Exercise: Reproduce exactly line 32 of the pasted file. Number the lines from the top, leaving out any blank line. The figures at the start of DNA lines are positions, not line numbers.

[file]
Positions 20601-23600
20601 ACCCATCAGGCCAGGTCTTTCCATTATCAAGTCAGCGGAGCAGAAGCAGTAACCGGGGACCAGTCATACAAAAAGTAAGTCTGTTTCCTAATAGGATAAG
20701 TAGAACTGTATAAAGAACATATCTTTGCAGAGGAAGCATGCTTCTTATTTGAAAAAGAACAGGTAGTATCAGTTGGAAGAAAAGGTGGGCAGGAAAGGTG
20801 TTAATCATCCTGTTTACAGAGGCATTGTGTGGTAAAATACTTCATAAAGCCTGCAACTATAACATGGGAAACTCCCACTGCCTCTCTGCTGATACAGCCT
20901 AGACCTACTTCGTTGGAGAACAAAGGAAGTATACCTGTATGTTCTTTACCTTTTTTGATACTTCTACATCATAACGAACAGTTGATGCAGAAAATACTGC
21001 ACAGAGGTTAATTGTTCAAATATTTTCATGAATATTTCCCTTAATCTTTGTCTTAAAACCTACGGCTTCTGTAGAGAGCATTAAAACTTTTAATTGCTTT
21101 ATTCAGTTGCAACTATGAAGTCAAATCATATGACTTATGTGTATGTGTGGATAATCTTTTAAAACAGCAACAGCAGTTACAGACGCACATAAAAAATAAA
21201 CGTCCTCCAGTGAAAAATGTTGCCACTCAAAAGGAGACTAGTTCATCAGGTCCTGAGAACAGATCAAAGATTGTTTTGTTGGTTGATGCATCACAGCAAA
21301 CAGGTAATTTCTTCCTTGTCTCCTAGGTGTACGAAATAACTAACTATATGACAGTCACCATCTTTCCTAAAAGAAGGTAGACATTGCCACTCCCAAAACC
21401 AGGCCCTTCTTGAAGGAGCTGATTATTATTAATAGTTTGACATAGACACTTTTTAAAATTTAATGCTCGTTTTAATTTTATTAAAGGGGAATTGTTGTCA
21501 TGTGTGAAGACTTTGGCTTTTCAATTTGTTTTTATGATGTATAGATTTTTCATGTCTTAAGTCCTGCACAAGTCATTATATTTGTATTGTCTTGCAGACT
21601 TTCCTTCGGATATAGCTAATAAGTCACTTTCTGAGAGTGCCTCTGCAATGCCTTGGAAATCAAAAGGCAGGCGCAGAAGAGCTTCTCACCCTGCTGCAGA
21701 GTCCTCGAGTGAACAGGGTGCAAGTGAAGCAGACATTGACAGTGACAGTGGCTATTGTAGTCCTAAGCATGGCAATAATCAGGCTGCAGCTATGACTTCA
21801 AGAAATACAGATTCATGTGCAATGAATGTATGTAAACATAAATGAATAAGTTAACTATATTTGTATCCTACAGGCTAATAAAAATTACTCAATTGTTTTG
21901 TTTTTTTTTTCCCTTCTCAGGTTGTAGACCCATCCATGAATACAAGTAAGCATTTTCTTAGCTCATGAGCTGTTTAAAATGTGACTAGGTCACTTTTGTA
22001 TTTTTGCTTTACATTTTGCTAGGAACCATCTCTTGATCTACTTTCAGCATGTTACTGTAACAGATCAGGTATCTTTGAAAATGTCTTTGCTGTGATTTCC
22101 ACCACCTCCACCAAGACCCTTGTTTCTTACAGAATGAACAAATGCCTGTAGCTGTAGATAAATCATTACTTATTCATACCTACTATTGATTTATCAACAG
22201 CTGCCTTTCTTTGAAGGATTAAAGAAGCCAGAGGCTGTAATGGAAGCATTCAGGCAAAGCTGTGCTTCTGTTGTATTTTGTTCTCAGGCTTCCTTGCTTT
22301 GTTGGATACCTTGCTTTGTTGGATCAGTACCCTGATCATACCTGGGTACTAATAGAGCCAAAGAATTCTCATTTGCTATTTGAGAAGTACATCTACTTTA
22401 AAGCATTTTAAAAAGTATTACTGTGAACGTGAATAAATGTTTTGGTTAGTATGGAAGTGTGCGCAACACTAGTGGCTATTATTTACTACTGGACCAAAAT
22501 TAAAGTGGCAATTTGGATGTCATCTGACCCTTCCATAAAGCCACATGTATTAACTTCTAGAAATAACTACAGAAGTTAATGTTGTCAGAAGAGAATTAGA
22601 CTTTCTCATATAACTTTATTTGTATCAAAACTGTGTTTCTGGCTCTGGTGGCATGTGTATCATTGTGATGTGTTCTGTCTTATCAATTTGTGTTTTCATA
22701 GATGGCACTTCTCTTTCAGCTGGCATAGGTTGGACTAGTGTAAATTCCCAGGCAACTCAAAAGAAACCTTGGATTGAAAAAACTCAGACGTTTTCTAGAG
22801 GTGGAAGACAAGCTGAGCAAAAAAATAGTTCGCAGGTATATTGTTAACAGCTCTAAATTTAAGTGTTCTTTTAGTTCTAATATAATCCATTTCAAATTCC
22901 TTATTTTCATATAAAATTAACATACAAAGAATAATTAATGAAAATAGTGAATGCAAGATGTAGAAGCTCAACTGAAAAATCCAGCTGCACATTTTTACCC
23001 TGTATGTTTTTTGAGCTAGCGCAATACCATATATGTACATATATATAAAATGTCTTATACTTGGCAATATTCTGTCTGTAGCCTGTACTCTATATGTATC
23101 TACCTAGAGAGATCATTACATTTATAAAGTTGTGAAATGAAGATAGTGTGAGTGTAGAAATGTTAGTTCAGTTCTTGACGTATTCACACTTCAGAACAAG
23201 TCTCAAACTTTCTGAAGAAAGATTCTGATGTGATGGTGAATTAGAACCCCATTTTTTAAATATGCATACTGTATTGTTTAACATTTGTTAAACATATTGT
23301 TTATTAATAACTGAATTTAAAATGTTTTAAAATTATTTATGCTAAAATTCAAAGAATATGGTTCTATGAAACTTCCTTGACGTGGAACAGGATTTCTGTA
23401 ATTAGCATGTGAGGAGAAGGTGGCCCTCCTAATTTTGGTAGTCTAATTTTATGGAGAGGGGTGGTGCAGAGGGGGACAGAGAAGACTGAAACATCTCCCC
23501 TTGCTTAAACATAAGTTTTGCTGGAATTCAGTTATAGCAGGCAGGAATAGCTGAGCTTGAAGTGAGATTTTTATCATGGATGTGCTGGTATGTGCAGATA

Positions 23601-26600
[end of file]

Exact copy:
Positions 23601-26600